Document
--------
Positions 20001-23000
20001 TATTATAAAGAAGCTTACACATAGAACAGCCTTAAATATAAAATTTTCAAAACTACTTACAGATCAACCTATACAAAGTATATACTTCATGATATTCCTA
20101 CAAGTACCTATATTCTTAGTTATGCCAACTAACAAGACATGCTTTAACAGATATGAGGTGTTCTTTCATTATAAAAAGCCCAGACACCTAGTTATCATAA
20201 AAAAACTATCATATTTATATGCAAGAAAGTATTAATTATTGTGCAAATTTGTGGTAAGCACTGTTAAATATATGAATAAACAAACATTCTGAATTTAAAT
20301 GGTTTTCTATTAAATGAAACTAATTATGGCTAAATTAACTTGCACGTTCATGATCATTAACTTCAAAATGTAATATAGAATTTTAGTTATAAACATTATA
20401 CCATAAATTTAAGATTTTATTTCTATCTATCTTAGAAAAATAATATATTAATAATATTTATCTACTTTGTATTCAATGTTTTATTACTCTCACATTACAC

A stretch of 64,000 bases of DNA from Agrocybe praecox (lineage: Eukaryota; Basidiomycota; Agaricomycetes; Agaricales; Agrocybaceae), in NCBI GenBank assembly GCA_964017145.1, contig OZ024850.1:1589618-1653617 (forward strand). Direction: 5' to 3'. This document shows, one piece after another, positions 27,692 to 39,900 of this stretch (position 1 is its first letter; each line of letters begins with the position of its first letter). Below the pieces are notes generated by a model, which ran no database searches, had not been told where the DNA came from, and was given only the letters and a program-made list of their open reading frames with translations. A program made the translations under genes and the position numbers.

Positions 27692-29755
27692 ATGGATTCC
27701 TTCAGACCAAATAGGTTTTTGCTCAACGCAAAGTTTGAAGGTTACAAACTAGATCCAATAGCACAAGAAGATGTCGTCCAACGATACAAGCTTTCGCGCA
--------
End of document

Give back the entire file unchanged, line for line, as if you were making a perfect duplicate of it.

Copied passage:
Positions 20001-23000
20001 TATTATAAAGAAGCTTACACATAGAACAGCCTTAAATATAAAATTTTCAAAACTACTTACAGATCAACCTATACAAAGTATATACTTCATGATATTCCTA
20101 CAAGTACCTATATTCTTAGTTATGCCAACTAACAAGACATGCTTTAACAGATATGAGGTGTTCTTTCATTATAAAAAGCCCAGACACCTAGTTATCATAA
20201 AAAAACTATCATATTTATATGCAAGAAAGTATTAATTATTGTGCAAATTTGTGGTAAGCACTGTTAAATATATGAATAAACAAACATTCTGAATTTAAAT
20301 GGTTTTCTATTAAATGAAACTAATTATGGCTAAATTAACTTGCACGTTCATGATCATTAACTTCAAAATGTAATATAGAATTTTAGTTATAAACATTATA
20401 CCATAAATTTAAGATTTTATTTCTATCTATCTTAGAAAAATAATATATTAATAATATTTATCTACTTTGTATTCAATGTTTTATTACTCTCACATTACAC

A stretch of 64,000 bases of DNA from Agrocybe praecox (lineage: Eukaryota; Basidiomycota; Agaricomycetes; Agaricales; Agrocybaceae), in NCBI GenBank assembly GCA_964017145.1, contig OZ024850.1:1589618-1653617 (forward strand). Direction: 5' to 3'. This document shows, one piece after another, positions 27,692 to 39,900 of this stretch (position 1 is its first letter; each line of letters begins with the position of its first letter). Below the pieces are notes generated by a model, which ran no database searches, had not been told where the DNA came from, and was given only the letters and a program-made list of their open reading frames with translations. A program made the translations under genes and the position numbers.

Positions 27692-29755
27692 ATGGATTCC
27701 TTCAGACCAAATAGGTTTTTGCTCAACGCAAAGTTTGAAGGTTACAAACTAGATCCAATAGCACAAGAAGATGTCGTCCAACGATACAAGCTTTCGCGCA